From what I know, ST will stop to develop Standard Peripheral Libraries (SPL) for the next generations of STM32. And HAL is not ideal for people who want to understand well about STM32 and microcontrollers. Can you suggest me which one is the best to use (for learning and working in the future)?

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    \$\begingroup\$ Note: ST is working on a replacement for SPL called "Low Layer" which is to be compatible with HAL. They recently informed me in their "Wish List" that they are thinking of a tool to port SPL to "Low Layer" ... we'll see. \$\endgroup\$ – Tut Feb 15 '17 at 12:46
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    \$\begingroup\$ From Keil: "The Cortex Microcontroller Software Interface Standard (CMSIS) is a vendor-independent hardware abstraction layer for the Cortex®-M processor series and defines generic tool interfaces." ... this deals with core-specific interfaces and is compatible with SPL. I assume it to also be compatible with HAL, but will not say for sure because I do not currently use HAL. \$\endgroup\$ – Tut Feb 15 '17 at 12:49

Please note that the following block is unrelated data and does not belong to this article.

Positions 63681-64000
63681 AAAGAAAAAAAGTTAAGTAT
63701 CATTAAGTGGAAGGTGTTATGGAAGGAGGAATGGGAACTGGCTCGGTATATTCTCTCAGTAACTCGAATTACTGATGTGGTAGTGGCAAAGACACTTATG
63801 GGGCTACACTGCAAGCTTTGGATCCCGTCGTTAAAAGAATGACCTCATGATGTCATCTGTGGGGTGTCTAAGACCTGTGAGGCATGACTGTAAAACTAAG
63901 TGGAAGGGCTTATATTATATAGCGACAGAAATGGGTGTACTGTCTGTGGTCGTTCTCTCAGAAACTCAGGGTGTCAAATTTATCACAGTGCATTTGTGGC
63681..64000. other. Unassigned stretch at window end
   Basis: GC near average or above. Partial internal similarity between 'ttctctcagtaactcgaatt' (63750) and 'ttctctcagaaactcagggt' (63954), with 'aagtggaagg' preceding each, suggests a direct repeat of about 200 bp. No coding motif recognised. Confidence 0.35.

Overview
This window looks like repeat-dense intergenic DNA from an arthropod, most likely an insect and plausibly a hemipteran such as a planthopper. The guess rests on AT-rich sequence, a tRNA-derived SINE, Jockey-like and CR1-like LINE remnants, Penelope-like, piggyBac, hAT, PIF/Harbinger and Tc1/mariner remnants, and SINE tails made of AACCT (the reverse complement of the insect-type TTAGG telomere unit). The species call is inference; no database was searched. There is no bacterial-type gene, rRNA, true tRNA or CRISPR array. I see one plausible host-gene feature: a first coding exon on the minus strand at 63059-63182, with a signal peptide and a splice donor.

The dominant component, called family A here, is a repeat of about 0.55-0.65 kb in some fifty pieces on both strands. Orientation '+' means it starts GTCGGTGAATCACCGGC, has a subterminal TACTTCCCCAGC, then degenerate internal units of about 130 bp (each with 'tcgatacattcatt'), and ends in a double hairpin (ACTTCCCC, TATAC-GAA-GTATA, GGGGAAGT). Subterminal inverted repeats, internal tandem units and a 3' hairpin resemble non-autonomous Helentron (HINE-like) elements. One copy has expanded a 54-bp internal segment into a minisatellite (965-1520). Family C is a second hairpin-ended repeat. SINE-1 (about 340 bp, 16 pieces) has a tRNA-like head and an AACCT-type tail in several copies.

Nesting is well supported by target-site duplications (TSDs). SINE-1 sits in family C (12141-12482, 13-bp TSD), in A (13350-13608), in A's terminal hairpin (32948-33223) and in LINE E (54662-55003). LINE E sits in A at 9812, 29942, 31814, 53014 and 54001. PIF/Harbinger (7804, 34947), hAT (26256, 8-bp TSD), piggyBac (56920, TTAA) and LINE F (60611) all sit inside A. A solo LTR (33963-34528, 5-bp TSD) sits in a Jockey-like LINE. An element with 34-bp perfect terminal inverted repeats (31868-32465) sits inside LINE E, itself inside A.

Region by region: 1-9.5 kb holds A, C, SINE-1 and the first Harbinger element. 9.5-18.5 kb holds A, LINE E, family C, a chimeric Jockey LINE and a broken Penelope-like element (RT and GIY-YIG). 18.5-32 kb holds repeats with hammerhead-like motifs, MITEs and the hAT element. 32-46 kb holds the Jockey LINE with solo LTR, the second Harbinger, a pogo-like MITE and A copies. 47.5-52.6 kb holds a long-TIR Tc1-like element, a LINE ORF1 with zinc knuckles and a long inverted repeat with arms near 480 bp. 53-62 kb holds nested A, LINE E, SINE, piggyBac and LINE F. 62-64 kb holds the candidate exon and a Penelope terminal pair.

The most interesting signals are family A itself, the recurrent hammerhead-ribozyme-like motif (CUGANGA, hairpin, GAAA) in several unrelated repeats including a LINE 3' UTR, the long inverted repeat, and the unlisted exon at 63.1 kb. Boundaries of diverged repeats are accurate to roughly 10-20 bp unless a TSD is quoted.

If you really want to learn a specific microcontroller, ditch the vendor provided libraries (which are often bug ridden anyway), and work from the datasheet to set registers up yourself.

You're best to structure your code so the libraries aren't integrated into your application. Keep hardware access to a thin interface layer which you can easily swap out if you change silicon vendor without having to make changes throughout your code base.

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    \$\begingroup\$ Definitely agree with ditching the vendor provided libraries. I had nothing but headaches when trying to use Microchip's libraries on a PIC32MX, and that's also why I won't touch TI's ARM MCUs. With TI, you WILL use their libraries and OS, and you WILL like it. Side note: I would keep the ARM CMIS libraries until getting the peripherals in place. The documentation on just the Cortex M3 is about as thick as some of the chunkier micros. \$\endgroup\$ – CHendrix Feb 15 '17 at 16:45